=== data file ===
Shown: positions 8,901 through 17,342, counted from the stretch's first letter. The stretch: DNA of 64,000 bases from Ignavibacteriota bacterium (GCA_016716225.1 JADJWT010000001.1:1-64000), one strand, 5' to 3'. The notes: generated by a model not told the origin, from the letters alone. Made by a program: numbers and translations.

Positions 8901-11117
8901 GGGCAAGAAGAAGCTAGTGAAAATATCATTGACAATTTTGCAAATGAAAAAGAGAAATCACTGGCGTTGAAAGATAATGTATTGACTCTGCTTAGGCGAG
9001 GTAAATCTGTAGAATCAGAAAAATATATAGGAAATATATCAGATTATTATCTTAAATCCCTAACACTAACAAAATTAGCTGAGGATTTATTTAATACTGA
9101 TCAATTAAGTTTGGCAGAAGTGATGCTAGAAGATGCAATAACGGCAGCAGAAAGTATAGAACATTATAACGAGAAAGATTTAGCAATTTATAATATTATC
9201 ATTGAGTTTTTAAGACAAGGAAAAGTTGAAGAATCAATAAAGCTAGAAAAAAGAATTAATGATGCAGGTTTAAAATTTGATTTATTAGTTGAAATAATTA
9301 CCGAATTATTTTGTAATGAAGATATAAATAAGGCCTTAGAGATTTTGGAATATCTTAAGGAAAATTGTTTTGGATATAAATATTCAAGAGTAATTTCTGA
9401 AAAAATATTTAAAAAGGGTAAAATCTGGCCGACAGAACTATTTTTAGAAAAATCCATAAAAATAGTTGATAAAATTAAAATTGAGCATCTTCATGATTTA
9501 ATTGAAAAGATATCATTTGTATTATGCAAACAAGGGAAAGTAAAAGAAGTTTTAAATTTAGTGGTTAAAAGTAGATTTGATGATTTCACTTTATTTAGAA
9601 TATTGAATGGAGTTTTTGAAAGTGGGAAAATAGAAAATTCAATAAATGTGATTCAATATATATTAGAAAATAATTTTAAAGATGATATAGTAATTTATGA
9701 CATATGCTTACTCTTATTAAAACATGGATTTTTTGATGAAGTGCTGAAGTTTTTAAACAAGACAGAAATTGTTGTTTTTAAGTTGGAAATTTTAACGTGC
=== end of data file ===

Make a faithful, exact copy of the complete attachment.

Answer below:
Shown: positions 8,901 through 17,342, counted from the stretch's first letter. The stretch: DNA of 64,000 bases from Ignavibacteriota bacterium (GCA_016716225.1 JADJWT010000001.1:1-64000), one strand, 5' to 3'. The notes: generated by a model not told the origin, from the letters alone. Made by a program: numbers and translations.

Positions 8901-11117
8901 GGGCAAGAAGAAGCTAGTGAAAATATCATTGACAATTTTGCAAATGAAAAAGAGAAATCACTGGCGTTGAAAGATAATGTATTGACTCTGCTTAGGCGAG
9001 GTAAATCTGTAGAATCAGAAAAATATATAGGAAATATATCAGATTATTATCTTAAATCCCTAACACTAACAAAATTAGCTGAGGATTTATTTAATACTGA
9101 TCAATTAAGTTTGGCAGAAGTGATGCTAGAAGATGCAATAACGGCAGCAGAAAGTATAGAACATTATAACGAGAAAGATTTAGCAATTTATAATATTATC
9201 ATTGAGTTTTTAAGACAAGGAAAAGTTGAAGAATCAATAAAGCTAGAAAAAAGAATTAATGATGCAGGTTTAAAATTTGATTTATTAGTTGAAATAATTA
9301 CCGAATTATTTTGTAATGAAGATATAAATAAGGCCTTAGAGATTTTGGAATATCTTAAGGAAAATTGTTTTGGATATAAATATTCAAGAGTAATTTCTGA
9401 AAAAATATTTAAAAAGGGTAAAATCTGGCCGACAGAACTATTTTTAGAAAAATCCATAAAAATAGTTGATAAAATTAAAATTGAGCATCTTCATGATTTA
9501 ATTGAAAAGATATCATTTGTATTATGCAAACAAGGGAAAGTAAAAGAAGTTTTAAATTTAGTGGTTAAAAGTAGATTTGATGATTTCACTTTATTTAGAA
9601 TATTGAATGGAGTTTTTGAAAGTGGGAAAATAGAAAATTCAATAAATGTGATTCAATATATATTAGAAAATAATTTTAAAGATGATATAGTAATTTATGA
9701 CATATGCTTACTCTTATTAAAACATGGATTTTTTGATGAAGTGCTGAAGTTTTTAAACAAGACAGAAATTGTTGTTTTTAAGTTGGAAATTTTAACGTGC